Comment by Robert L. Coleman, MD
The results of this retrospective study of tumors fits nicely into the growing body of literature outlining the natural history of LMP ovarian tumors. Fortunately, long-term survival for women diagnosed with this disease is the rule rather than the exception and outside of those uncommon tumors demonstrating metastatic disease at diagnosis and those with invasive implants, these patients remain predominately relapse-free. As confirmed in this review, those undergoing conservative procedures, that is, in whom ovarian tissue is left behind, are the ones most at risk for relapse. However, the majority of these recurrences are of similar histology and are reliably salvaged with additional surgery to remove the adnexa. Fertility sparing should be considered in those who are interested in childbearing. These findings should be of some comfort to practitioners and patients alike.
However, it is important not to equate these survival characteristics with benignity. For instance, it is remarkable that in the current series more than 58% of the 360 LMP tumors accessioned did not have an intraoperative histological assessment (frozen section). One must remember that patients may not only recur with invasive disease but also can succumb to its "benign" natural history through indolent and progressive growth. In addition, since re-staging, as defined in this report, is not associated with variable survival dynamics, the procedure may errantly be omitted under the guise that it won’t make a difference. While little appears to be gained in those patients with no macroscopic disease by a secondary staging procedure, it shouldn’t preclude staging when the diagnosis is suspected intraoperatively.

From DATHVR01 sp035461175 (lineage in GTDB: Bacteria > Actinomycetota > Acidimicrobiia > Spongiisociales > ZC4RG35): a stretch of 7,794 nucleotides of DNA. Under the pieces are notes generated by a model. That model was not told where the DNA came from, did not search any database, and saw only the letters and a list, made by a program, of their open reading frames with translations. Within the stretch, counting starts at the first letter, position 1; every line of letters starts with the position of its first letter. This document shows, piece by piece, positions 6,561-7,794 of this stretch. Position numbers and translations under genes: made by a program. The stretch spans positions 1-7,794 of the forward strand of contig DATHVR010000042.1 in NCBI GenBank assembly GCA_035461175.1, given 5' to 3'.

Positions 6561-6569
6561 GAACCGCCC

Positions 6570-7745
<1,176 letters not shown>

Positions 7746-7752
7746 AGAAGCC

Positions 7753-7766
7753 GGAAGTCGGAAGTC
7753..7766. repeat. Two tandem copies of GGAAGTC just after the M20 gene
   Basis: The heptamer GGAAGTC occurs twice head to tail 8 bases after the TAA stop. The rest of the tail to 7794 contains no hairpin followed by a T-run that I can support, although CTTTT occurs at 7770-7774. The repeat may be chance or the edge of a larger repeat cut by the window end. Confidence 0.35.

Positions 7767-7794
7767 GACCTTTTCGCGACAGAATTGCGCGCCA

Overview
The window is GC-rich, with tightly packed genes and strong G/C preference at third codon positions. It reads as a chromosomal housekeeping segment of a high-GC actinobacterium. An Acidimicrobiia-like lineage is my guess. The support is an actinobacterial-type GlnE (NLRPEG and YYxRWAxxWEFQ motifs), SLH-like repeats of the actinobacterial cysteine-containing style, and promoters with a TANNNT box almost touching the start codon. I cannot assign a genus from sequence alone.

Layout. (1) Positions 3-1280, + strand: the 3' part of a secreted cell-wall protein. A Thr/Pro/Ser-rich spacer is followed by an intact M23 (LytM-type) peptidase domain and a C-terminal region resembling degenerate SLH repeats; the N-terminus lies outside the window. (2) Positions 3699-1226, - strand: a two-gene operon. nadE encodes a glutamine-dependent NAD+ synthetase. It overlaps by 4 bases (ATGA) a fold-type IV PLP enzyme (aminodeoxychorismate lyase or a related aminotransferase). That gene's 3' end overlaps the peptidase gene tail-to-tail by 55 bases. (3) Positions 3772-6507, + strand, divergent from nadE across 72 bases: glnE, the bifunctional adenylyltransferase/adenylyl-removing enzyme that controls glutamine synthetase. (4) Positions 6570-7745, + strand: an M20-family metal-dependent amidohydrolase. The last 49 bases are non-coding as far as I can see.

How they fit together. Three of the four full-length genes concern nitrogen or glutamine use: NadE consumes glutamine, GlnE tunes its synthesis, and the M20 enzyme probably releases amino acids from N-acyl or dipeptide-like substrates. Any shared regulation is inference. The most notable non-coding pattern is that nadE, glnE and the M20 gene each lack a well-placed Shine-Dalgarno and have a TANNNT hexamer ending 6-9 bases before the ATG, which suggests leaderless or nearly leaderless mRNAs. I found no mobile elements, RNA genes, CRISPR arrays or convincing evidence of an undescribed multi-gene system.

As has been reported elsewhere as well as in this study, the final and intraoperative histological diagnoses are non-correlative in a significant fraction (> 20%).1-3 Absence of important intraoperative information makes subsequent treatment decisions more problematic and may lead to both under- and overtreatment. This was highlighted in a recent review of 2 hospital systems where surgical staging for suspected early ovarian cancer was dichotomized by the presence of a gynecological oncologist. Where staging was not done routinely and treatment decisions were made on the basis of postoperative ovarian histology, approximately 20% more patients were treated than when operative information correctly identified the patients’ stage. In addition recurrence rate was reduced from 28% to 10% by correctly identifying true "at-risk" patients. It is unlikely a similar policy for LMP tumors will have such a dramatic effect but we are nonetheless, left to make the decision to stage or not intraoperatively, and until we can be confident that our final histology will be represented by frozen section we must address the situation conservatively. It is likely we will increase our diagnostic precision for LMP, allowing us to be more selective in whom we stage. Once the diagnosis is confirmed, limited stage patients appear to gain very little from addition surgical evaluation.
1. Querleu D, et al. Br
J Obstet Gynecol. 2003;110: 201-204.
2. Lin PS, et al. Cancer. 1999;85:905-911.
3. Winter WE, et al. Obstet Gynecol. 2002;100:671-676.
Robert L. Coleman, MD, Dept. of Gynecologic Oncology, University of Texas Southwestern Medical Center, Dallas, TX, is Associate Editor for OB/GYN Clinical Alert.